Feminism Changed Our Marriage 1/3

Feminism Changed Our Marriage

This is the first part of three… depicting a fictional story. Dorothy and Albert deal with a set of changes in their marriage. Could these changes improve or make things worse? Let’s find out. Today, we start off with her side of the story. Tomorrow, we’ll touch his. Enjoy.

Her Side

Dorothy was not one of those women to be trifled with. She was a good natured smart witty woman who lived her life to the fullest. Sure, she had to drag her husband along, but that was the way it was. Men were naturally lazy, as far as Dorothy was concerned. They did the minimum work required to uphold a relationship.

Over the years, Dorothy learned to lean on her girlfriends and her own skills to move her family forward. Her great aunt had once counseled her that men were like overgrown babies who needed to be pampered and carried along. That advice had saved her life and made her marriage work.

As the dutiful wife that she was, Dorothy did all she could do carry her husband. There were limits however. Somethings a woman should not have to do for a man. This was not the agrarian days of housekeeping. To that end, Dorothy kept a running list of chores, responsibilities, and challenges for her man to do. This would help him grow as a man and keep him focused on his priorities.

As expected, there was resistance. There were complaints. There was attitude, but Dorothy stayed the course. In time, her husband fell in line and behaved. He stopped going out late with his friends. He stopped taking calls from women she didn’t approve of. Video games became a thing of the past and his love of televised sports shrank to acceptable levels. After all, the Superbowl is a pastime Dorothy knew she was not going to take away from her husband.

Try as she might, Dorothy struggled to get her husband to follow her lead whenever a novel situation presented itself. There was this one time they were going on a trip out of state. The poor fella thought he could plan all the details better than Dorothy could. It took a lot of emotional arm wrestling to get him to calm down and go with the flow. Dorothy had a plan that would benefit everyone. There was no need for his meddling in her affairs.

So it was, Dorothy had to constantly assert her leadership because her husband refused to let go of his ego. All he had to do was say “yes dear” and agree. All would be well. It always was.

The home, her castle, was her playground. Dorothy didn’t appreciate having her husband take initiatives to improve the appearances of the home. It was her area to decorate and manage. After all, she had better taste. Try as she could to contain his mess to his den, Dorothy grew increasingly more annoyed with his constant need to provide his thoughts around the matters of the house.

Eventually, with the help of a few girlfriends, Dorothy leveled up her game. Her enlightenment helped her understand that her voice was very important. Too many compromises had been made to make a man happy. With increased resolve and determination, Dorothy mounted a campaign to make her husband understand her need for autonomy and self directive.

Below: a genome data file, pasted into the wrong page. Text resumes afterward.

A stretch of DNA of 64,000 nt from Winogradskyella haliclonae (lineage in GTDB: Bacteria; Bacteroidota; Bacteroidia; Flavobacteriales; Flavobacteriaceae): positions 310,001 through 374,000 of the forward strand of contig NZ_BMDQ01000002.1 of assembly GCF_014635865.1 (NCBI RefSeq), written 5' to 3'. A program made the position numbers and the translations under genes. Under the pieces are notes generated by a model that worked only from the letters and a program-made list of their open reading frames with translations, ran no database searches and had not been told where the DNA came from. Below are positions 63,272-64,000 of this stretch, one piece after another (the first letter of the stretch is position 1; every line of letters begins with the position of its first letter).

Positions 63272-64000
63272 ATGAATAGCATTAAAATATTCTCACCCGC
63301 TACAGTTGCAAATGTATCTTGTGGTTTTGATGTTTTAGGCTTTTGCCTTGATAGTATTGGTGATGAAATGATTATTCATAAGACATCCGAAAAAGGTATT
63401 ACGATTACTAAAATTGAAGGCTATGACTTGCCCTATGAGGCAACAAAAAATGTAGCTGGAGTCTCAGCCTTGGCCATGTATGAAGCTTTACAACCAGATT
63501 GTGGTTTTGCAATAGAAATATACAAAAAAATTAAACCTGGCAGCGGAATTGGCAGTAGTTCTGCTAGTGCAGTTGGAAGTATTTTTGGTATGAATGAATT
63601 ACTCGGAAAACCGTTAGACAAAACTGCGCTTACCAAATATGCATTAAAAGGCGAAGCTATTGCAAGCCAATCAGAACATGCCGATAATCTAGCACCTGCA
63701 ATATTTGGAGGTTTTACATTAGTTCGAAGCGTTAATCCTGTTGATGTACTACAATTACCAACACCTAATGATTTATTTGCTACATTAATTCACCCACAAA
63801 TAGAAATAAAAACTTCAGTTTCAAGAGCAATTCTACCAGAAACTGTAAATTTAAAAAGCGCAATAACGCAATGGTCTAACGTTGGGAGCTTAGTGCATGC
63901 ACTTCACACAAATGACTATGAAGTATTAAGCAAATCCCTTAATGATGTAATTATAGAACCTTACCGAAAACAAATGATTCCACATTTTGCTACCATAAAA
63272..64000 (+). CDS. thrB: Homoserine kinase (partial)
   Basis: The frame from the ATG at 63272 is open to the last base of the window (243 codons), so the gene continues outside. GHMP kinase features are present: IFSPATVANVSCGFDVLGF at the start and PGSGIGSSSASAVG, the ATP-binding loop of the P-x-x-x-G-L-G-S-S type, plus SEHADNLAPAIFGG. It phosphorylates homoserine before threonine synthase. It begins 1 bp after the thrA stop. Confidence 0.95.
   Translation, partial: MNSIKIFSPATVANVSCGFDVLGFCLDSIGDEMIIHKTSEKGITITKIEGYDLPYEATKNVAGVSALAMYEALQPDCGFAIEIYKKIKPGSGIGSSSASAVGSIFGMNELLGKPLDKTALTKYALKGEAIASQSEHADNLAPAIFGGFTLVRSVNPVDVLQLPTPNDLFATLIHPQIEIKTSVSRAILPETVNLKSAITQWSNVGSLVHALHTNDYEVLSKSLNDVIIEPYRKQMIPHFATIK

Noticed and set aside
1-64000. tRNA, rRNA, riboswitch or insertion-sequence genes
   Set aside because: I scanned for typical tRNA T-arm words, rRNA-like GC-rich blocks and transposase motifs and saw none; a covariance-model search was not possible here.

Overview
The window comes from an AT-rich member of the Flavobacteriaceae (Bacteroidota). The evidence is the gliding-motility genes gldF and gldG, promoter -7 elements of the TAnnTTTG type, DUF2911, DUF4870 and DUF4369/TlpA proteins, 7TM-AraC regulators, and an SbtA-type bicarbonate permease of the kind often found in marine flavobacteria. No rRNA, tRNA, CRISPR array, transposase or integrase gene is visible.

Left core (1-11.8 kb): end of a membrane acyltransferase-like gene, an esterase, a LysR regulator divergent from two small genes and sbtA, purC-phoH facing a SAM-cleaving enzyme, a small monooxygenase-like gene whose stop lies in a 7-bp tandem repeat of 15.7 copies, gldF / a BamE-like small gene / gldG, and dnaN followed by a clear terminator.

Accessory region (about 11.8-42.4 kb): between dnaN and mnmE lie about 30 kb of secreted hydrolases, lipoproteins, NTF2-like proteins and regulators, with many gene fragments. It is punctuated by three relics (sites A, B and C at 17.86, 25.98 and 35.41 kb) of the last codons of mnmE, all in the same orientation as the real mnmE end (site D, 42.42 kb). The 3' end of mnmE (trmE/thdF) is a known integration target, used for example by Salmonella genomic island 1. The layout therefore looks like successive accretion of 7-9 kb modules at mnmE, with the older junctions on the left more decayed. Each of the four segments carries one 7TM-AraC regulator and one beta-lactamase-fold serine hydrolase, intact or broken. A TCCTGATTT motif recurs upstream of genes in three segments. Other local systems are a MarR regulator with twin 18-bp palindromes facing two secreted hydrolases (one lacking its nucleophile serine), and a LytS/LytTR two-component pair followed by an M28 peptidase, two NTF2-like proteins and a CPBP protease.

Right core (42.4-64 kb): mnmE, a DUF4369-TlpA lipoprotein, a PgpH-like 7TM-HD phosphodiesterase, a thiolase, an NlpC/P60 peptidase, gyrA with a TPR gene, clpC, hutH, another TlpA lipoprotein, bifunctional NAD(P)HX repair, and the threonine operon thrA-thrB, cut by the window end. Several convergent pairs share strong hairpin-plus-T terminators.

This meant having some self-care time where he was responsible for keeping the place from burning down. Dorothy needed those moments to address herself without interruptions. There were consequences for not having her space and time respected. Furthermore, Dorothy started to let nature take it’s course around her husband’s actions. She was not going to carry him across his finish line. That was his job.

The whole bedroom arrangement was changed as well. Dorothy took ownership of her own body’s needs. There was no more waiting around for her husband to read her signals. Dorothy took charge. If she wanted affection, she took it. She had needs, she got them met. There was no more asking for permission or requesting attention. Depending on a man for pleasure was dumb.

As far as Dorothy was concerned, life improved greatly with her taking more complete ownership of her life. Stress levels dropped, her social life improved, sleep quality improved, and a general sense of empowering rose. With great delight, Dorothy tackled many areas of her marriage that she thought needed improving and pushed her agenda forward with great success.

Friends started to ask her for advice on how to train their husbands and put them in line. With a sense of mission, Dorothy gladly helped her friends understand their power, their worth, and their autonomy. Seeing how much happier her friends were motivated Dorothy to do more to improve her own life as well as that of her friends.

The changes became a bit of a movement. Word got out. People started connecting with Dorothy online asking for advice and help. An empowerment movement was taking shape. Dorothy was thrilled that her voice was making a significant impact.

One evening, after a round of conversations with friends, someone pointed out to Dorothy that her feminist ways was a game changer. This was the first time that Dorothy had heard such a connection. She had not thought of herself as a feminist before. It did make sense however. The empowerment of women to be treated as equals to men was what she was after. Playing in the shadows of a man was not the best way to manifest one’s talents and dreams in this world.

Before that moment, Dorothy had been told that being a feminist was a bad thing. It ruined marriages. It made men bitter and resentful. It created confusion for children. It was a movement designed to trample men. These images did not fit into the ideals that Dorothy wanted. She wanted her voice to matter. She wanted to be an equal partner in life. She wanted to make an impact.

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